Double-walled tents tend to be longer-lived because you have the option of replacing the rain fly when it becomes damaged through exposure to the higher levels of UV light you get at altitude and reflected off glaciers and packed snow. UV light is detrimental to PU coatings because it breaks them down and results in delamination with a loss of weatherproofing.

 

Exterior vs. Interior Pole Structures
Exterior poles are quick and straightforward to erect, and you hook your tent directly to the structure. Exterior poles are more substantial than interior poles, but you can have problems pitching in a high wind.

Interior poles are as strong as the fabric and can fit in sleeves or with clips. The main issue with interior poles is that they are more complicated to put together, and there is a risk of tearing the fabric. Plus, you erect the tent with the door open, and you can guarantee that some of the outside snow will make its way inside while you are putting up the tent.

 

Tent Poles Structures and Materials
More poles give greater stability and robustness. The typical pole configurations for four-season tents are:

· Two poles crossing over in the center, as shown in the 3F UL Taiji 2 Tent.

· Two poles crossing over with a third pole, providing additional structural support, as shown in the Naturehike Spider 1.

· Offset hoops as shown by Naturehike Ice House 2

Poles are typically lightweight, strong aluminum, composite, or the new flexible carbon fiber poles. The pole arrangement creates the useable inside living space, and additional poles may support a vestibule.

Most four-season tents use a dome or tunnel shape with a low peak height to present minimal wind resistance and a profile that sheds snow.

 

Tent Fabric
High-technology fabrics with coatings make ultralight four-season tents feasible, where in the past, tent fabric was a heavy canvas for winter conditions.

The difference between a four-season and a three-season tent is in the rain fly's thickness – you expect a heavier denier fabric with a higher hydrostatic pressure rating. When looking at your four-season tent specifications, you can check the coating's quality and the fabric's waterproofing. The outer rain fly is usually waterproof, and the inner layer is water-resistant but breathable.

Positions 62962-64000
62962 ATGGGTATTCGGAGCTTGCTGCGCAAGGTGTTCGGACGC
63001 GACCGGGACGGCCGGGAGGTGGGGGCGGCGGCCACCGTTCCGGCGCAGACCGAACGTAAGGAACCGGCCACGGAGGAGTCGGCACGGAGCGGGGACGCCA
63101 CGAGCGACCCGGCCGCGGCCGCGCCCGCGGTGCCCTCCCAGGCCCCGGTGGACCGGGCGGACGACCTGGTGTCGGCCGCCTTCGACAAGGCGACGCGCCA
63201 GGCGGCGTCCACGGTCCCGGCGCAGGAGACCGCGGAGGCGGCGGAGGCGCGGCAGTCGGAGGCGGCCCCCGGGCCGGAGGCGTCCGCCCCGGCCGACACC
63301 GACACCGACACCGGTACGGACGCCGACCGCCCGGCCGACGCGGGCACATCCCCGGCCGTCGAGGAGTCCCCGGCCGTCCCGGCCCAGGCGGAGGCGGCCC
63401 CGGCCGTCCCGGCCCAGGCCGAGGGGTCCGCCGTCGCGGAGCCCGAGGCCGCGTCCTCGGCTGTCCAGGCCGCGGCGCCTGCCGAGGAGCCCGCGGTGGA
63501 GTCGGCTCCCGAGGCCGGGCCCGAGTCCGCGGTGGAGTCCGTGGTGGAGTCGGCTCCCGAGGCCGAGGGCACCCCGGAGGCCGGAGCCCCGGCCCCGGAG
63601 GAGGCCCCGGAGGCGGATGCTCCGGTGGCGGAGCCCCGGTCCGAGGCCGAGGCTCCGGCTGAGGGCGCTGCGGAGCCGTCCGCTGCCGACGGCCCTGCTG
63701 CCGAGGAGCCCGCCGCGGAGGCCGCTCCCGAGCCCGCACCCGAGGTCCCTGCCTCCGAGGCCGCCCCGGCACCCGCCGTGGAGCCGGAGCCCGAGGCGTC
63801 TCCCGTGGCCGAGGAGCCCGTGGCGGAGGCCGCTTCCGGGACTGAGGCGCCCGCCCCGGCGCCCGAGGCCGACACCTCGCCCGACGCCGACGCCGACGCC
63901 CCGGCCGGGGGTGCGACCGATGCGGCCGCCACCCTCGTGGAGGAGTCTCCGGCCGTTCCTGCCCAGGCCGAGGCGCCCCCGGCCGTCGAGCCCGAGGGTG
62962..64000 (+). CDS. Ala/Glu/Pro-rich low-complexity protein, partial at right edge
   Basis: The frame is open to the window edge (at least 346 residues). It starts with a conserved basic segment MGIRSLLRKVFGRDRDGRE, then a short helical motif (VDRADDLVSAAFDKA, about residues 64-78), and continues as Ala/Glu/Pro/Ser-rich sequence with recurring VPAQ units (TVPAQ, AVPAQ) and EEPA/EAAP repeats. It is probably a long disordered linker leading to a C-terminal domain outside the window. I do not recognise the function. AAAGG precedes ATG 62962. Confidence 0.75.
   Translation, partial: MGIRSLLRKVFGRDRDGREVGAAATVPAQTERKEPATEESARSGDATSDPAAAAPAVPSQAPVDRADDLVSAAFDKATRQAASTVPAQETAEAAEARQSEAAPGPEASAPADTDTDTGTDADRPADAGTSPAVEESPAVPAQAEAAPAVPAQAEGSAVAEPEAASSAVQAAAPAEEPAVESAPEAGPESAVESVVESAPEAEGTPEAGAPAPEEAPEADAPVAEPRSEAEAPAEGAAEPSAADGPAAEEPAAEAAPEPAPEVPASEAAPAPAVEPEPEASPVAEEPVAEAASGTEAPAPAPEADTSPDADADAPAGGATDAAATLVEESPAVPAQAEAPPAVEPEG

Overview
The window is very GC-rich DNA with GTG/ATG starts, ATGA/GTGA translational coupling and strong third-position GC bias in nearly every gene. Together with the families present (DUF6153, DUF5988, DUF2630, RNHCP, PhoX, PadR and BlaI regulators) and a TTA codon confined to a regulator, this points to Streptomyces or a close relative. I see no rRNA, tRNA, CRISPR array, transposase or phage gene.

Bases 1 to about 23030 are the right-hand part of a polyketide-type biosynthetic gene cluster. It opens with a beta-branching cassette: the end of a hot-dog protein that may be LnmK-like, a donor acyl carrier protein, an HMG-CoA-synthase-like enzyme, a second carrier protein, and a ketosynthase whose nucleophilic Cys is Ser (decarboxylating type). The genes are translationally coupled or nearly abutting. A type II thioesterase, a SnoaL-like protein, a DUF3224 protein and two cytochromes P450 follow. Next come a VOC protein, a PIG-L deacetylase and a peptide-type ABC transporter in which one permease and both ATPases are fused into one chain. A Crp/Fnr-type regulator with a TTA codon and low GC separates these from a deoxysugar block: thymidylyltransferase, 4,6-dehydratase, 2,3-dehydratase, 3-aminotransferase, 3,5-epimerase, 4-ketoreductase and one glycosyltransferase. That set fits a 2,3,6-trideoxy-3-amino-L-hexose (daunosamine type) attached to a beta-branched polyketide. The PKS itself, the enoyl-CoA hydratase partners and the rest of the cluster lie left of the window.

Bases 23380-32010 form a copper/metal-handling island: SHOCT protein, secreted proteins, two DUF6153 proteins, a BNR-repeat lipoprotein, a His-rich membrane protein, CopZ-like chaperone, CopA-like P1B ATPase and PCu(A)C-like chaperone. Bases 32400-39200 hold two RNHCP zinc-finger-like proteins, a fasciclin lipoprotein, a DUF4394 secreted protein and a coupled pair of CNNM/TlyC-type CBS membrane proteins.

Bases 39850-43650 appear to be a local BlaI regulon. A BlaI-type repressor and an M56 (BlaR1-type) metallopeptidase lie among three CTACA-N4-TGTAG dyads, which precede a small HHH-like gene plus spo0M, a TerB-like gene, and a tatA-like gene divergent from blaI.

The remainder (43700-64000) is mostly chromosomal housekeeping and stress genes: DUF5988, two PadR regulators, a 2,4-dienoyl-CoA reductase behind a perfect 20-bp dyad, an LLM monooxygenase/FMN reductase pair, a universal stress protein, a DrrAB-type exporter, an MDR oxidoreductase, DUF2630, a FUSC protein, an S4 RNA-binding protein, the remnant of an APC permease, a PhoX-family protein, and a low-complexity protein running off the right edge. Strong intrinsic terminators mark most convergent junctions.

Guy Ropes and Stakes
Every tent, four-season or otherwise, has a secret desire to fly – so it is essential to securely stake your tent in place with stakes and guy ropes as appropriate. Most four-season tests come with a pack of guy ropes and stakes. It is worth considering investing in a set of stakes for snow or winter camping as there are many stake designs suited for different terrains.

Fluorescent or glow in the dark guy ropes are useful for visibility in the dark and against a white snow background.

Vestibule Space and Snow Skirts

Vestibule Space with a Snow Flap
The vestibule gives you a space to store your pack and wet outdoor boots and clothing out of the weather, but not inside your sleeping area. A snow flap helps keep the snow out of the vestibule. A vestibule either as an integral part of your four-season tent or an add-on is essential to keep snow and rain out of the tent interior.

 

Snow Skirts
Ideally, the rain fly comes down to the ground with no gap, so snow can't blow underneath. In practice, the rain fly never wholly touches the ground, and snow skirts are an added layer that keeps snow out off the bottom section of your tent. Some of the best four-season tents come with custom snow skirts as part of the bundle.